Advertisement
Business

Delta promises few construction headaches from its $1.9-billion LAX upgrade

la-1527799620-zarr9yqhsj-snap-image
An artist’s rendering shows Terminal 2 at Los Angeles International Airport once Delta Air Lines completes its $1.9-billion upgrade project.
(Delta Air Lines )

Delta Air Lines launched a massive and complicated move at Los Angeles International Airport last year, an operation that gave the carrier access to seven new gates but required 19 other carriers to relocate.

Now the Atlanta-based airline has begun a $1.9-billion construction project to upgrade its new digs at terminals 2 and 3.

Under the project, Delta will tear down and rebuild the structure between the two terminals and add an above-ground connector between Terminal 3 and the Tom Bradley International Terminal.

Anyone who has flown out of LAX in the past few years is already accustomed to the inconvenience of having to drive or walk around construction barriers and temporary walls to get on a plane. The airport is undergoing a $14-billion modernization project that has created headaches for travelers since it began in 2009.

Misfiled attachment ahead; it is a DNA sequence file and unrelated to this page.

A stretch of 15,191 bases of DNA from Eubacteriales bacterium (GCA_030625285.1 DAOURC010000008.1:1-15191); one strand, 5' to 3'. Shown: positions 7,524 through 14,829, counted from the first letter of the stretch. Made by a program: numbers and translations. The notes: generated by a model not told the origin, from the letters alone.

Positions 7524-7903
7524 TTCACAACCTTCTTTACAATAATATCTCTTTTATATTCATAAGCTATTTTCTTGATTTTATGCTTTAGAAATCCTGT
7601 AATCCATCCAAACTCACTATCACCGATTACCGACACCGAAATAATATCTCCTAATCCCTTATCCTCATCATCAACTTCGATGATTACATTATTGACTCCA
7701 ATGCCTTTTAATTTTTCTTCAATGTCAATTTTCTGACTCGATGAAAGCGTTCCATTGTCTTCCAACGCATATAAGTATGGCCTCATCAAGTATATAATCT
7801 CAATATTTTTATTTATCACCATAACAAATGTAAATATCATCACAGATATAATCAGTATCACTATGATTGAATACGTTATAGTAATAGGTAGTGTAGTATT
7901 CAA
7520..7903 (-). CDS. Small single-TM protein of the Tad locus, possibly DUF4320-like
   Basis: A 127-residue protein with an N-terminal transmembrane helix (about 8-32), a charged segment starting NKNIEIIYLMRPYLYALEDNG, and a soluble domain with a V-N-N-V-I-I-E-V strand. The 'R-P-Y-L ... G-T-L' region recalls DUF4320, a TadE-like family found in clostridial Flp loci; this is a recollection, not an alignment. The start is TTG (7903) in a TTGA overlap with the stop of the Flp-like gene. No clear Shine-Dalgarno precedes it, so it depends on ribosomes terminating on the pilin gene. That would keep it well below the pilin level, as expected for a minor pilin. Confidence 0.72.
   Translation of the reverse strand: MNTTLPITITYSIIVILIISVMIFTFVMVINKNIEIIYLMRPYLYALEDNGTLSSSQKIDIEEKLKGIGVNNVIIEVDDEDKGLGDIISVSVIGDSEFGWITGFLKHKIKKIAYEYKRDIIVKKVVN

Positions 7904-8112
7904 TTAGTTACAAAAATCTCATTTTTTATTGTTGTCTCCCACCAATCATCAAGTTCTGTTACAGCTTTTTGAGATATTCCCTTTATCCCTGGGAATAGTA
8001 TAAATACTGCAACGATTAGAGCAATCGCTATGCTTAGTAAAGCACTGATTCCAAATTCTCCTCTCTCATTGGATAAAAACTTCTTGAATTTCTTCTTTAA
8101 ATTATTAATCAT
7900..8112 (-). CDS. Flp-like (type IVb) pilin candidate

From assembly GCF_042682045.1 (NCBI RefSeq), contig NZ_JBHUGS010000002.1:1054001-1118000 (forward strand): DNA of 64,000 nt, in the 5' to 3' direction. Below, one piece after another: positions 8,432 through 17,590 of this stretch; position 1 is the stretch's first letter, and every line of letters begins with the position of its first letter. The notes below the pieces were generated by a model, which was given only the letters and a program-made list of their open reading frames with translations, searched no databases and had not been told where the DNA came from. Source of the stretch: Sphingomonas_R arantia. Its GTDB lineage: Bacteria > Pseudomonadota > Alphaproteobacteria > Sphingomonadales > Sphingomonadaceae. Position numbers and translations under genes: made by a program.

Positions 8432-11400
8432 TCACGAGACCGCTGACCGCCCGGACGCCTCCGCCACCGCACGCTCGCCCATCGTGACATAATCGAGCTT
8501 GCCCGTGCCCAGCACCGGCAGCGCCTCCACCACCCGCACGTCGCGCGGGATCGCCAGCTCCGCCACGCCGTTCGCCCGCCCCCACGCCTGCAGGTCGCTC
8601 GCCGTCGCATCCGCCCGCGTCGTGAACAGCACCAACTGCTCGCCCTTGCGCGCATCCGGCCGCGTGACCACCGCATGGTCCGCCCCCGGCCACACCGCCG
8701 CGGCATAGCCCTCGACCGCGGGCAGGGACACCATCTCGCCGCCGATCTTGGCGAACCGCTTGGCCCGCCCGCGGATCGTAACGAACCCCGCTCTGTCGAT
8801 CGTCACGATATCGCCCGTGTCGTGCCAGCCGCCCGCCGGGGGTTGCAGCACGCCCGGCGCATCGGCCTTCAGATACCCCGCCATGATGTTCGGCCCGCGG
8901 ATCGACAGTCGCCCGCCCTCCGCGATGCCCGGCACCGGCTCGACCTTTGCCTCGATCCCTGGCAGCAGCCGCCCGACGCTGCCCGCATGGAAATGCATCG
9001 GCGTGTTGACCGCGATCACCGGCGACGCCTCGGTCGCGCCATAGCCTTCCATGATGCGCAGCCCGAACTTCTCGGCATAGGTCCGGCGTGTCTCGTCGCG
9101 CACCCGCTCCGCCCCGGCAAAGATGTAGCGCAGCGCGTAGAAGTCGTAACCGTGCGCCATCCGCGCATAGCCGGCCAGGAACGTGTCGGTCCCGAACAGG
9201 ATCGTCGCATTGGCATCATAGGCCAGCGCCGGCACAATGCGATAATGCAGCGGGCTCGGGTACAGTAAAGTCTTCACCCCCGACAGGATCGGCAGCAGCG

Advertisement

But Ranjan Goswami, Delta’s vice president for sales in the West, promises that Delta’s project should create minimal turbulence for travelers.

The first phase of the project is the demolition and rebuilding of the structure between terminals 2 and 3, which is now used for passenger check-in on the ground floor and offices for airlines and other businesses on the top floors. That building eventually will connect the two terminals and include a lobby, check-in desks, security lanes and Delta’s Sky Club lounge.

During construction, Goswami said, passengers who need to travel between terminals 2 and 3 must walk along the sidewalk outside of the terminals. Passengers who already have cleared a security checkpoint inside can take a shuttle bus on the tarmac between the terminals, he said.

That likely will be a problem only if Delta passengers flying out of LAX are dropped off at the wrong terminal and need to walk between terminals 2 and 3, Goswami said. Another problem may be if a Delta takeoff is moved to a different gate at the last minute, he said.

Advertisement

“It won’t be an inconvenience,” Goswami promised.

The first phase of the project — including the completion of the building between the two terminals — is scheduled to be completed by January 2021. The entire project, including the connector between Terminal 3 and the international terminal, is expected to be completed by 2023.

hugo.martin@latimes.com

To read more about the travel and tourism industries, follow @hugomartin on Twitter.


Newsletter
Get our weekly California Inc. newsletter
Advertisement